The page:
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opinion | Mike Ross

Online retail, real-time jobs in Boston

Niraj Shah, left, and Steve Conine co-founded Wayfair.com in 2002.David L Ryan / Globe Staff

The night before Cyber Monday, Amazon CEO Jeff Bezos pulled some marketing wizardry when he announced on “60 Minutes” his Seattle-based company’s plan to someday use drones to deliver packages to customers’ homes all over the United States. Whether a mere publicity stunt, or one day a reality, Bezos’s claim spoke to the astonishing growth potential of e-commerce, as sales migrate online. But Seattle isn’t the only region with a growing retail-tech industry. Boston may not have Bezos’s flying “octocopters,” but it is quietly establishing itself as a center of retail tech. Policy makers should take note, because this industry is vital to Massachusetts’ future growth.

All technology companies lionize their humble origins: garage, dorm room, basement — the grittier the better. But the founders of Wayfair.com, the home furnishings retailer that is Boston’s largest e-commerce outlet, have a more propitious claim: Their big idea was hatched in a baby’s nursery. Today, Wayfair’s founders, Niraj Shah and Steve Conine, each live in the South End with their respective families. And yes, they do shop in actual stores. Shah admitted he recently browsed in the Tannery — take that Zappos.com!

Wayfair may have only a fraction of Amazon’s sales today, but it is the number one retailer in the home furnishings niche. It ranks 10th in the country for web-only retail sales, according to Internet Retailer, and is rapidly gaining market share. Its world headquarters is located on Huntington Avenue, where the firm employs nearly 1,000 full time employees.

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Wayfair is not alone. Boston-based Rue La La is the number one fashion flash sale site, where registered users shop sales for a designated period of time. Likewise, Karmaloop is the number one online streetwear retailer. In all, Boston-area online retailers brought in over $2.7 billion in sales last year. Adjusted for population, Massachusetts sales are third only to Amazon’s home state of Washington, and Utah, where Overstock.com is located. And that’s not even counting Staples, which came in second to Amazon, with sales of over $10 billion, more than half online.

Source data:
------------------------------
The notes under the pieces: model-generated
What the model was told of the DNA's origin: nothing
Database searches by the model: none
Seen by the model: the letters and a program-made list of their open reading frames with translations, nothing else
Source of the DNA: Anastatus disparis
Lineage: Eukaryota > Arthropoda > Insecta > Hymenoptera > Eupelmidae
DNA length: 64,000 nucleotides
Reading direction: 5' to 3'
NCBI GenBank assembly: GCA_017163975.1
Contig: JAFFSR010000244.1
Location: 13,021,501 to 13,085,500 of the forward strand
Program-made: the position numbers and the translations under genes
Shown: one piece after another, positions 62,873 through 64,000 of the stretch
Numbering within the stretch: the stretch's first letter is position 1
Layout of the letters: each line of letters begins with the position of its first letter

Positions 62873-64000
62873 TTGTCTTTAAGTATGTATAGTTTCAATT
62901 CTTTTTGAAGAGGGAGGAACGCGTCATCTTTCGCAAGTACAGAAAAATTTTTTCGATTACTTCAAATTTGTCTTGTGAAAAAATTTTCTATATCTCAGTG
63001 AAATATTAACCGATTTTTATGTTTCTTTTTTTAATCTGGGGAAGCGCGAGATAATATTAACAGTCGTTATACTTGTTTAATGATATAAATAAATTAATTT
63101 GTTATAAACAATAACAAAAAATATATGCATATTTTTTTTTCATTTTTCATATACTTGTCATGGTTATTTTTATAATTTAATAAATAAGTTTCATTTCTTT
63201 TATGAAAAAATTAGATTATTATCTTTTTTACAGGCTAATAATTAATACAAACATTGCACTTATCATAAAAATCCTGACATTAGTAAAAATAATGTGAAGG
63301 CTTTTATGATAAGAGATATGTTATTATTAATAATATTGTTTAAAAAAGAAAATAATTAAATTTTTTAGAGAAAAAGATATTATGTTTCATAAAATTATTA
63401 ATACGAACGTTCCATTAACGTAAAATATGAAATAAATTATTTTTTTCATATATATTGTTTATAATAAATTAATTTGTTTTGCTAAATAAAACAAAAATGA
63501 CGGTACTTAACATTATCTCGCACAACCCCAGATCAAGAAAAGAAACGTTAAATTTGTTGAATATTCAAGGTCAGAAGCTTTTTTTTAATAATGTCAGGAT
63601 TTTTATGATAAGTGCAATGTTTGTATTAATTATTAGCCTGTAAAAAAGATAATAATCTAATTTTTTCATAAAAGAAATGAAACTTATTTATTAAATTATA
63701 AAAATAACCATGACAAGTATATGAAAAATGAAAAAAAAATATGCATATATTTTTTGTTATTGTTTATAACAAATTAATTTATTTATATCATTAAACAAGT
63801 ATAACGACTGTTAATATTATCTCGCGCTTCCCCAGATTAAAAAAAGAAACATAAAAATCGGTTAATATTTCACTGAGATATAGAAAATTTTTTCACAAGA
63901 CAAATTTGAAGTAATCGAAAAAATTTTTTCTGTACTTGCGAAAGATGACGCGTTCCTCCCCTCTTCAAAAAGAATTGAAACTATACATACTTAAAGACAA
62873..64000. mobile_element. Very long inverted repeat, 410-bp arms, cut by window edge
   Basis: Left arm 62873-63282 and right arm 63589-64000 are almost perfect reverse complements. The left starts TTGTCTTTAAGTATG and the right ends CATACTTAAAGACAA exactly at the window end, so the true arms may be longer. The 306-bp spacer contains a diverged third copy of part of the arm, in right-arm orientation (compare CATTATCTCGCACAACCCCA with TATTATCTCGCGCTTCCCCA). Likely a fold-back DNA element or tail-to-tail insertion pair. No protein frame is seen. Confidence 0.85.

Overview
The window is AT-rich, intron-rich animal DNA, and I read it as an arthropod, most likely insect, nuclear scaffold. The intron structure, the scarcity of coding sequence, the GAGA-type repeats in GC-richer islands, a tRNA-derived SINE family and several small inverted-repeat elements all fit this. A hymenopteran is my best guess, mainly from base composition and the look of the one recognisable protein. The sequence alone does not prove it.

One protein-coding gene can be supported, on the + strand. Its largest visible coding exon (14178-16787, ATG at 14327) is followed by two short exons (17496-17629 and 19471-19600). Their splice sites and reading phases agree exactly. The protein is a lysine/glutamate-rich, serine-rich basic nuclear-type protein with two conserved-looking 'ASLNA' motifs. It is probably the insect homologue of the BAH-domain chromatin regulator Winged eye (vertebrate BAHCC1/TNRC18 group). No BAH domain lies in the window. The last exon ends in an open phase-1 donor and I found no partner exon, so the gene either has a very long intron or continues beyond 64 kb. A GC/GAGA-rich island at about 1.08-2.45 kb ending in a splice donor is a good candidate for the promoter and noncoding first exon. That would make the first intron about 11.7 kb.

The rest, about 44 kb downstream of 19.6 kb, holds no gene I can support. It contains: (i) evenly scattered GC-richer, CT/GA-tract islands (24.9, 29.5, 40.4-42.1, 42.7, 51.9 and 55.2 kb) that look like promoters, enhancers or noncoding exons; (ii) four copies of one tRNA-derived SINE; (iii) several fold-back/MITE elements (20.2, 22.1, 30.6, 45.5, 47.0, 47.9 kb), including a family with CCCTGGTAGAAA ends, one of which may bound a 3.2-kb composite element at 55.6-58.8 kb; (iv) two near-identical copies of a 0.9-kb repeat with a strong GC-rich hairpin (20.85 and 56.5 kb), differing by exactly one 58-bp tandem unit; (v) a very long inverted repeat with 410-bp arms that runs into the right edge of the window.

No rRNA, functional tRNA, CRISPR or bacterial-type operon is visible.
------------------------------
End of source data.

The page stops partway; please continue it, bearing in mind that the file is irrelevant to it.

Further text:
But what is perhaps most impressive about this emerging footprint of Boston-based startups is the wider ripples these companies are having on local manufacturers. Karmaloop’s CEO Greg Selkoe, whose company began in his parent’s Jamaica Plain basement and now employs 300, makes a point of promoting local clothing designers like Society Original Products and will be soon be selling Tonya Mezrich’s new line.

Companies like Cambridge-based The Grommet, which markets unique artisan products, pride themselves on showcasing local “makers.” The Grommet holds a pitch event at Fenway Park so that local businesses can compete in the everyday global online marketplace.

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Nonetheless, much of the attention given to e-commerce is negative, about the competition these online outlets present to traditional brick-and-mortar businesses and the potential loss of Main Street-style stores. But doing business online and helping traditional retailers are not mutually exclusive. Even Jon Hurst of the Retailers Association of Massachusetts — the lobbying group that is trying to prevent an increase in the minimum wage — agreed, recently telling Paul Guzzi on NECN that traditional retailers need to be online and able to connect to smartphone apps.

It’s easy to lump e-commerce into monolithic entities like Amazon and declare that they are hurting mom-and-pop stores. But locally, those clicks are translating into jobs. And more are coming. Recently, Framingham-based TJX Companies, which owns Marshalls, T.J. Maxx, and HomeGoods, recently announced an aggressive online strategy. With double-digit yearly increases in online sales, this is an industry that will be here for a long, long time. And in Massachusetts, that is a very good thing.


Mike Ross is a former Boston city councilor.